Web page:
How Do You Cure a Broken Heart?

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By April Witt
Sunday, May 29, 2005

It is the most beautiful spring afternoon. Sunshine glints off water in the harbor. Karen Schillings, 55, wears a light jacket in case it gets chilly. The Girl Scout leader from Homewood, Ill., is always prepared. But it has been mild all day, and Karen feels almost luxuriantly relaxed as she strolls the grounds of historic Fort McHenry in Baltimore.

Up ahead, Karen's youngest daughter walks hand in hand with her boyfriend. Corinne Schillings and Andrew Roccella, both 26, lean into each other laughing. They are so in love they are in their own little world, Karen thinks, pleased.

Corinne and Andrew have been in love for years. They've been in love since the year after they met as Purdue University juniors studying in Italy. They've been in love so long that one of Corinne's girlfriends teases that she has a mind to telephone Andrew and demand he pop the question. Corinne, cheerful and steady like Mom, always says she is certain Andrew will propose when he is ready -- and whenever that is will be just the right time.

It is Saturday, March 6, 2004.

At 3:23 p.m., a wind gauge atop a Howard County middle school -- 30 miles from the fort -- records 57 mph gusts. A fast-moving line of thunderstorms is sweeping across Maryland, heading for Baltimore.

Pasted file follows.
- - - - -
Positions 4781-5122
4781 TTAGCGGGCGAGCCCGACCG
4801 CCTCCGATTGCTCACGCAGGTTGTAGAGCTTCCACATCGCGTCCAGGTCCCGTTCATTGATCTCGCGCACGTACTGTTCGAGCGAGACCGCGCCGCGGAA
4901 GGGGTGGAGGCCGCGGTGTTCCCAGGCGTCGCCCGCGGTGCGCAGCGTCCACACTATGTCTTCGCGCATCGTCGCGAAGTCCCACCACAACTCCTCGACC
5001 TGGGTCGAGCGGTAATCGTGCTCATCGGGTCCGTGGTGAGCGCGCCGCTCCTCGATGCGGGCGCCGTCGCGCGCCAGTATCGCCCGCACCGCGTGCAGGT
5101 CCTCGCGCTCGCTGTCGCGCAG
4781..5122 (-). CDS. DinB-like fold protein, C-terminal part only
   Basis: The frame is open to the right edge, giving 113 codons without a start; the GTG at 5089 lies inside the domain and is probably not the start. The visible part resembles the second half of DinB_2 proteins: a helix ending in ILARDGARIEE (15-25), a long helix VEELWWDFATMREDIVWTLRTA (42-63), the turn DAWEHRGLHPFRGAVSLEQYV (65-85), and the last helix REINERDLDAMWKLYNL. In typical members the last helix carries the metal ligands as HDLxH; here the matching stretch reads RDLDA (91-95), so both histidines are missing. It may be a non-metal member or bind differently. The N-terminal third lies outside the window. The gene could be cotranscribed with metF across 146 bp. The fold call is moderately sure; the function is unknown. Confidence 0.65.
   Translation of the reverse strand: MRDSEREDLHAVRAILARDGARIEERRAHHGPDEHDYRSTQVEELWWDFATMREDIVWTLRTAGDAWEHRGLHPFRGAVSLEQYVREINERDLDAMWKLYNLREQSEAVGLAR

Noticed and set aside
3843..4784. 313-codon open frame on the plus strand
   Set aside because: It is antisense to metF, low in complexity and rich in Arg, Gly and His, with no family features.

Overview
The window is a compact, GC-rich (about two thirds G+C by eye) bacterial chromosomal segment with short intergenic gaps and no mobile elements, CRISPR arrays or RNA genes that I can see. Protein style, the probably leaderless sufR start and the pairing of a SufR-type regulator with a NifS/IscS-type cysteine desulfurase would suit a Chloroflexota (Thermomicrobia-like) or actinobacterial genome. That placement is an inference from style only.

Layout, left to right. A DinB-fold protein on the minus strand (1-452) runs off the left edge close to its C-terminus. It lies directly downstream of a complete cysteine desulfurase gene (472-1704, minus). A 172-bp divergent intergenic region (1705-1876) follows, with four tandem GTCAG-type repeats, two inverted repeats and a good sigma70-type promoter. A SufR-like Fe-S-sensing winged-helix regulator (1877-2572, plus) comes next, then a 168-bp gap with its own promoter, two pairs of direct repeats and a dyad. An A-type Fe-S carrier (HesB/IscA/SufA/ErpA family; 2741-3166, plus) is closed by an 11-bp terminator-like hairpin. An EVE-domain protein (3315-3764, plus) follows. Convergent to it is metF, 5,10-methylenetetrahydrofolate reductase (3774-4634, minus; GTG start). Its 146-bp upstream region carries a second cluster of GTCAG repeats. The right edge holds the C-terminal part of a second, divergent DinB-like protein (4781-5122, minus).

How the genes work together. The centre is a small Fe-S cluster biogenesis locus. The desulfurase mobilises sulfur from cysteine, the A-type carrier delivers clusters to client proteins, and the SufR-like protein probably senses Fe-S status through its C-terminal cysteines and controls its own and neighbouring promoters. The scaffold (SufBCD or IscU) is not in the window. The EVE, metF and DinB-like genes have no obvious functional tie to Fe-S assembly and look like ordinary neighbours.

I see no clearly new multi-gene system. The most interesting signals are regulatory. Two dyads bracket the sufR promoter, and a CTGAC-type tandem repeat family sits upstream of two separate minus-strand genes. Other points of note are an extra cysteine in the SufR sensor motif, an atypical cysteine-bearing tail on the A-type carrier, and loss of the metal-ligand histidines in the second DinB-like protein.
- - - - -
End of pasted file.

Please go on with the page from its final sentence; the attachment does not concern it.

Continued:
The harbor is calm as the young lovers, who have brought their parents together for a day of sightseeing, wait on the Fort McHenry pier for a water taxi to take the three couples back across the water to Fells Point.

Sitting on a bench on the pier, Corinne shows off little treasures she's picked up at the fort gift shop: a book on the history of the early American stronghold that inspired "The Star-Spangled Banner," and a commemorative brass Christmas ornament. Corinne is an accomplished young woman who speaks five languages, but she's still a little girl about her favorite holiday. Wherever she travels in the world she buys sentimental baubles to hang on the family Christmas tree.

It is beginning to look like rain. The sky darkens, and a cool breeze appears. Karen wishes the water taxi would hurry up and get there or they'll all get wet. She notices that Andrew isn't wearing a jacket, and worries he'll be cold. "Oh, these young kids, they never have their jackets on!" she thinks.

"You know how the mom in you comes out," Karen says months later, recounting that day in an interview.

Karen feels lucky when the Lady D, a 36-foot pontoon boat with a two-man crew, docks, boards its maximum 23 passengers and pulls away from the pier just ahead of the rain. Seconds later, the heavens open. Sightseers aboard the water taxi gasp and exclaim excitedly about the sheeting rain.

It is just before 4 p.m. -- about the time the National Weather Service issues a warning of possible thunderstorms in the area with gusting winds.

As the water taxi pulls farther from land, the wind picks up suddenly. The harbor is instantly choppy, and the small pontoon boat, just 12 feet across, begins to rock violently.


CONTINUED     1                 >

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